A native of a Virginia tobacco town known for housing the “Last Capitol of the Confederacy,” Barnes, who is white, grew up a witness to the civil-rights movement; in second grade, her school was forcibly desegregated. Trained initially as a nurse, she was troubled by the health disparities she saw in the United States. For example, African-Americans suffered from asthma far more than white populations did. There were many possible socioeconomic reasons. But Barnes thought it was mostly about pests.

Past research had tied some of the asthma rate in African-Americans to dust mites and cockroach feces, exposures that are more likely in poor communities. Barnes saw many similarities between African-Americans and the Afro-Caribbeans of Barbados, with one important caveat: Unlike residents of Baltimore, where she would go to work for decades as a professor at the Johns Hopkins University, the Barbadians had only just begun to live in homes conducive to household pests. A natural experiment had begun.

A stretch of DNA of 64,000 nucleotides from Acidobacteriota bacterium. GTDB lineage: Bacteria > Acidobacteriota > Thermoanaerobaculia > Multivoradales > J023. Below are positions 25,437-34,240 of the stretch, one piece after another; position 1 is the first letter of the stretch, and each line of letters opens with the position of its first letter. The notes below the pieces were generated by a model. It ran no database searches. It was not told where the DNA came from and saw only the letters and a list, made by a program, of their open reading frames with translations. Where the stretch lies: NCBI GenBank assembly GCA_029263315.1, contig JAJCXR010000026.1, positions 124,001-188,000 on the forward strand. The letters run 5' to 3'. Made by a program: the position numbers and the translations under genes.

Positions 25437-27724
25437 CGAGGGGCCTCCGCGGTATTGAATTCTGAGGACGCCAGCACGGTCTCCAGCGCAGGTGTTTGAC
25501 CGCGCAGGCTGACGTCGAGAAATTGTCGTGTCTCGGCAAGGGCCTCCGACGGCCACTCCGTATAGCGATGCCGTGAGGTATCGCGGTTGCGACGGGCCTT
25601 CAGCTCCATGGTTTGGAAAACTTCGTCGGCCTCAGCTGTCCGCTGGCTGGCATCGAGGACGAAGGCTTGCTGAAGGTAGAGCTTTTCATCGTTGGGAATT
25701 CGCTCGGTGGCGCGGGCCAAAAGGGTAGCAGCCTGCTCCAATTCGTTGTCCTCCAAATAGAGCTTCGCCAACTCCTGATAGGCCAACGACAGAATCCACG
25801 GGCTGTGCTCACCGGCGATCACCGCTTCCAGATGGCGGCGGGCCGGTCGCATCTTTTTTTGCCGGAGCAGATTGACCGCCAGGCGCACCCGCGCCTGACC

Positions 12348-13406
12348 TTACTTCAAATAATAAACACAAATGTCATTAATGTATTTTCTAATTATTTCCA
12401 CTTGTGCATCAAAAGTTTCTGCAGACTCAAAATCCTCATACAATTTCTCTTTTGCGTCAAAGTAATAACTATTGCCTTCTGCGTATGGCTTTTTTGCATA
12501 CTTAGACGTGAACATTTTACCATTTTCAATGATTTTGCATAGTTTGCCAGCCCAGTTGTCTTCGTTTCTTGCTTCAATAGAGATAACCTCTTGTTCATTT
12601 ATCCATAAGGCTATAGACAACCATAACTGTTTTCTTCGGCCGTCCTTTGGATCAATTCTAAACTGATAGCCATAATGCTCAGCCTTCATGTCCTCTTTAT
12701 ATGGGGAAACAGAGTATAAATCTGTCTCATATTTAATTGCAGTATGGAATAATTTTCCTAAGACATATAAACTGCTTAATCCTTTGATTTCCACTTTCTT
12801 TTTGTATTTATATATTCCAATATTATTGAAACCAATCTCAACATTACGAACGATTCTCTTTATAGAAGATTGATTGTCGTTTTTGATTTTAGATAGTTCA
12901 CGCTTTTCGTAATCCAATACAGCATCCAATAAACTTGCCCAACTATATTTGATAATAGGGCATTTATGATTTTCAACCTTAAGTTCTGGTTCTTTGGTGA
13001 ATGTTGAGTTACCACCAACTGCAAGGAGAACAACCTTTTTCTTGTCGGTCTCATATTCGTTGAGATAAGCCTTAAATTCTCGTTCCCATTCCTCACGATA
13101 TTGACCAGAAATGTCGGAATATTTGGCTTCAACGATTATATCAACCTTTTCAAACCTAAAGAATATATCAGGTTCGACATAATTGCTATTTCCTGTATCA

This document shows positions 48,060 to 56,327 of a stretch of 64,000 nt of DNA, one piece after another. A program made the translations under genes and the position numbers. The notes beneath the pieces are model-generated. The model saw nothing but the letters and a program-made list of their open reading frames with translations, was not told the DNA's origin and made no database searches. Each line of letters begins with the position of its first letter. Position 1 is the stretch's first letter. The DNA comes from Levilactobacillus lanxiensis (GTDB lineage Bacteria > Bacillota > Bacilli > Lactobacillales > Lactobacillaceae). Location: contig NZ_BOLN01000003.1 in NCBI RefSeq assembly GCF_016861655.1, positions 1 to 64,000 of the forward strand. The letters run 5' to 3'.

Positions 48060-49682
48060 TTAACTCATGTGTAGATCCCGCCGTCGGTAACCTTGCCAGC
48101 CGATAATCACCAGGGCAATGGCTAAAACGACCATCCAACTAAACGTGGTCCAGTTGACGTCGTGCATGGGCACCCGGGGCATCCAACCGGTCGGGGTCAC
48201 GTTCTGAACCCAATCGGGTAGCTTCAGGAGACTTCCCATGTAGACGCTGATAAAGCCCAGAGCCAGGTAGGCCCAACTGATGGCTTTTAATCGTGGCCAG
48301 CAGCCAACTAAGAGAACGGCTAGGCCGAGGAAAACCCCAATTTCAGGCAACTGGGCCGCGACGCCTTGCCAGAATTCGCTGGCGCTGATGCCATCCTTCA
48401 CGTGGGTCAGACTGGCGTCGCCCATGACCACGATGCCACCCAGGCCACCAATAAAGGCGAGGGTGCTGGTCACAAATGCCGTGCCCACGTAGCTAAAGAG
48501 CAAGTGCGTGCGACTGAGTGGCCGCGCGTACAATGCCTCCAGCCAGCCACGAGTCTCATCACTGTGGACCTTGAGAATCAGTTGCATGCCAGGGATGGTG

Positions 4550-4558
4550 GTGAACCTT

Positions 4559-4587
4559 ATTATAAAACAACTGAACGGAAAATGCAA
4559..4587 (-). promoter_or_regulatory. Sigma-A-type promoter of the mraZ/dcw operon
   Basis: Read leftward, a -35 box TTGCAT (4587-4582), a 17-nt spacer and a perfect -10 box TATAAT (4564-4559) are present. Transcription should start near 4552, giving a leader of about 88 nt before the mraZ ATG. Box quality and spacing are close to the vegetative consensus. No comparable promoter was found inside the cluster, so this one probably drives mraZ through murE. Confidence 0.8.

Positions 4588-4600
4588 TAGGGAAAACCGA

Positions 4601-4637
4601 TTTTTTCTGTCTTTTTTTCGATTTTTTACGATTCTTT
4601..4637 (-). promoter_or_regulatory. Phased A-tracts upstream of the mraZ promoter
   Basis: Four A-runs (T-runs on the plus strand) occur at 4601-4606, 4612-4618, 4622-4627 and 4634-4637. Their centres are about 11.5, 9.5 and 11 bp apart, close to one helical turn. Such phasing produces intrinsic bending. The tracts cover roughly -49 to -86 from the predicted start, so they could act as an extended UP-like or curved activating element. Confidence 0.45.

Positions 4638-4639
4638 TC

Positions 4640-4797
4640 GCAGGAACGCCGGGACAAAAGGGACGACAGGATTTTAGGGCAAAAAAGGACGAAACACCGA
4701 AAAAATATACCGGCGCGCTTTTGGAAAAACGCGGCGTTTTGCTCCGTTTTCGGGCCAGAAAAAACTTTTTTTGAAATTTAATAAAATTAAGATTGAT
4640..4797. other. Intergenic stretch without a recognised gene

Barnes lived in Barbados for a year, running a lab across the street from the Queen Elizabeth, visiting homes to gauge their exposures. At the time, many Barbadians lived in chattel houses, movable wooden homes to which many residents had added bit by bit, enclosing them in concrete structures, with indoor plumbing. Dust mites loved the enclosed homes: Some of the levels Barnes measured were the highest ever recorded, she says. Surely that had to explain some of the asthma rate.

It probably did, as did other factors in a rapidly modernizing country: shifting diet and microbiome, rising obesity, wealth—the type of influences that are often lumped together as “environment.” But controlling for those, Barnes saw that a disparity still remained between people descended directly from Africa and those who came through Europe. Something more fundamental was at play, she realized. Something that would shape the next 20 years of her work.